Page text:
50 Israeli Children Rescued by Boat in Winter's Heaviest Rainstorm

Flooding likely in streams and along the coast ■ Hiking trails closed in south and Judean Desert ■ First snow of the year may fall on Mount Hermon

Flooding in Rehovot, December 6, 2018.
\ Ilan Assayag

This winter's heaviest rainstorm yet is battering Israel, with heavy rains predicted to continue drenching the country's north and center later Thursday while the coast remains at risk of flooding.

Fifty children and two teachers were rescued by dinghy after a kindergarten complex flooded in the central Israeli city of Rehovot on Thursday.

Sandstorms may hit the south and a number of hiking trails in streams in the south and the Judean Desert have been closed to visitors, including Og, Darga and Kelt, along with several rappelling sites in the region.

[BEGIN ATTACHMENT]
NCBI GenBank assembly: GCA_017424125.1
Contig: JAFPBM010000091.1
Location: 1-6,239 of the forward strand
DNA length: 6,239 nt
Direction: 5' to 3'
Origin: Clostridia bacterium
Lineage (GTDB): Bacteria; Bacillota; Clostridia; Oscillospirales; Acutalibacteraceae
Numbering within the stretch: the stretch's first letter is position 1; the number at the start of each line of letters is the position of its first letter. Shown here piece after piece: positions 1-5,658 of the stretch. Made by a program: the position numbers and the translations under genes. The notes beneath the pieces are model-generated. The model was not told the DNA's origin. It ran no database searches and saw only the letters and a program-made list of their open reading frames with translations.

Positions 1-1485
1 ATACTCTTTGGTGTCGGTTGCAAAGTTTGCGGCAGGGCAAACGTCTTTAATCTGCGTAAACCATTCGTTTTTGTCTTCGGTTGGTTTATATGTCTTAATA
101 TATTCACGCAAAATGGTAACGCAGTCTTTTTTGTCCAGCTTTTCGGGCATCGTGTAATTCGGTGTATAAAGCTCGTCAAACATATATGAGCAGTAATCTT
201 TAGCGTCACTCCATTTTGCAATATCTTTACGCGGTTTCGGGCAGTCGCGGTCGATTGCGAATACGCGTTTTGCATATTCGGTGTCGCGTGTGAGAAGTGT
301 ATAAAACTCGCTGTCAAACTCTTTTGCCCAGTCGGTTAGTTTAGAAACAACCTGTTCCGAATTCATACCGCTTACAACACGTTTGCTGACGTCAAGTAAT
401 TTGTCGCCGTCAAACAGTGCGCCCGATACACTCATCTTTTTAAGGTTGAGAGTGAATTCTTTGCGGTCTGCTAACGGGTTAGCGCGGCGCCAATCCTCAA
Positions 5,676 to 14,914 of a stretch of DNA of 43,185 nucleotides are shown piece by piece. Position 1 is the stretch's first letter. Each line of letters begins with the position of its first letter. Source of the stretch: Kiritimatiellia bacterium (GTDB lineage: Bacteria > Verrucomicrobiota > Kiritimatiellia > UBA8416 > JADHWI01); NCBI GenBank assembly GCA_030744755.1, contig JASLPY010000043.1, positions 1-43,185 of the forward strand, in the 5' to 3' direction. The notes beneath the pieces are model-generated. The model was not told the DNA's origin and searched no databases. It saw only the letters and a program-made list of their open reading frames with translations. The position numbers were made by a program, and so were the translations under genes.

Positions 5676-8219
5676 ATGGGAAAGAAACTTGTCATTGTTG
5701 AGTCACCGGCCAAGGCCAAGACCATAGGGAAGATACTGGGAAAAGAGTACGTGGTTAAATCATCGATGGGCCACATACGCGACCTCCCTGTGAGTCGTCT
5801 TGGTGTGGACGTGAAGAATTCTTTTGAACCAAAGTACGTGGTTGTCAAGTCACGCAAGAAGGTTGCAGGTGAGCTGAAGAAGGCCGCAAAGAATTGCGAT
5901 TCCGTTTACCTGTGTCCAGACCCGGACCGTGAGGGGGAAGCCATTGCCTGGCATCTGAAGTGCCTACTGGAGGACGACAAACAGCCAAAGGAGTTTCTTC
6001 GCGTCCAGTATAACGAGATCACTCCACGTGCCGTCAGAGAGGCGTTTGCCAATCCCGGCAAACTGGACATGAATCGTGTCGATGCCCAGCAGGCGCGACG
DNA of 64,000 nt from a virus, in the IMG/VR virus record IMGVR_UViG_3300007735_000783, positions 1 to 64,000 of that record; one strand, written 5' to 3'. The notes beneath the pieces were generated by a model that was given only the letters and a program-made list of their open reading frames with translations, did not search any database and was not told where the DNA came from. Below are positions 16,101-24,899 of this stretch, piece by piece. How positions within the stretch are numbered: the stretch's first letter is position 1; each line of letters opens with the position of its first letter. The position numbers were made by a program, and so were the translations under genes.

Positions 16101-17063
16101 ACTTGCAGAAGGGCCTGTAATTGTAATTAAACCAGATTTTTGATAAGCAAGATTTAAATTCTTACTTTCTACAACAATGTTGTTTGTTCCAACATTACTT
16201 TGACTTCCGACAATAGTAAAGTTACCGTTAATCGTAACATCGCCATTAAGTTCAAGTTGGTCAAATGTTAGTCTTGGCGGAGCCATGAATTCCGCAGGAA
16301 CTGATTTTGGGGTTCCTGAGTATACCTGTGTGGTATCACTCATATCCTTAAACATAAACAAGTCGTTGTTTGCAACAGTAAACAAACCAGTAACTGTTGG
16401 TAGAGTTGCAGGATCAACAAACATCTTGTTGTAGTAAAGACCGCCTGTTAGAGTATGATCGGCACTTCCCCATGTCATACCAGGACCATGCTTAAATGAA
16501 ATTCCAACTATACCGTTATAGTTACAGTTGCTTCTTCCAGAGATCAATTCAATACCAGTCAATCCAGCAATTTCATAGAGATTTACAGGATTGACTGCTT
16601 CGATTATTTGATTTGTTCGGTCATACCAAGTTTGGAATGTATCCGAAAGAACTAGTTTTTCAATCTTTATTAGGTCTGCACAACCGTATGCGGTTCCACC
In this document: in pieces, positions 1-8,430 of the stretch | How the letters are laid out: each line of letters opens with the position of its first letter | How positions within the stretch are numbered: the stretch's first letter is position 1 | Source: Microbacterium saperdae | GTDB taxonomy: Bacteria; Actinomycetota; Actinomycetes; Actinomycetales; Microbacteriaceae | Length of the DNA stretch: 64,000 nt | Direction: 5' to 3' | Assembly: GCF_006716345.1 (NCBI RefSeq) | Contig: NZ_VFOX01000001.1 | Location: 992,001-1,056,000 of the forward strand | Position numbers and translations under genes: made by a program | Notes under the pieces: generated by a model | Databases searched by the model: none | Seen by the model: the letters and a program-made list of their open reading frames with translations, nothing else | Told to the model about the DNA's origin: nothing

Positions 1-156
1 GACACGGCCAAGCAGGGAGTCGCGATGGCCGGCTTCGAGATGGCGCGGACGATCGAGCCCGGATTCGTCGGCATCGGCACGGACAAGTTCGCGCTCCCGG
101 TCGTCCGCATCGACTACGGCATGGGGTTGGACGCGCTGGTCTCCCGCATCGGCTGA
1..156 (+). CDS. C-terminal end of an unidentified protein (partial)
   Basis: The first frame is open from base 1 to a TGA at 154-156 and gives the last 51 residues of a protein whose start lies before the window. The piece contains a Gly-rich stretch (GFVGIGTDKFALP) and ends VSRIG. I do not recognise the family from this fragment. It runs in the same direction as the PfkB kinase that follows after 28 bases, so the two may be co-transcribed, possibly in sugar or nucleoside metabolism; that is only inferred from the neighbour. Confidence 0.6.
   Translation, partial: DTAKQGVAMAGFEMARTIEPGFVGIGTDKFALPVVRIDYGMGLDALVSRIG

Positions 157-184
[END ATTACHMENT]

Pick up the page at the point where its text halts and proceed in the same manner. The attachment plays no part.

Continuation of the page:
On Wednesday, the Israel Nature and Parks Authority announced a complete ban on entering streambeds anywhere in the country, whether on foot or in a vehicle, because of fears of flash floods.

Between 10 to 20 millimeters of rain fell by Thursday morning in the north. Strong winds, reaching up to 90 kilometers per hour, are expected. Temperatures will drop by 3 to 4 degrees Celsius, accompanied by thunderstorms.

The heavy rain will continue on Friday, mostly in the north and center of the country, and temperatures will fall further. Flooding will still be likely along the coast and in streams in the south and east. Sandstorms are possible in the south again on Friday, with a chance of the first snow of the year on Mount Hermon.

The rain will taper off on Saturday. About 50 to 100 millimeters of rain are forecast for the next few days, and possibly even more in some areas.

Flooding in Rehovot, December 6, 2018.
\ Ilan Assayag
Rain near the border with Lebanon, December 6, 2018.
Gil Eliahu
Rain in Tel Aviv, December 6, 2018.
\ Moti Milrod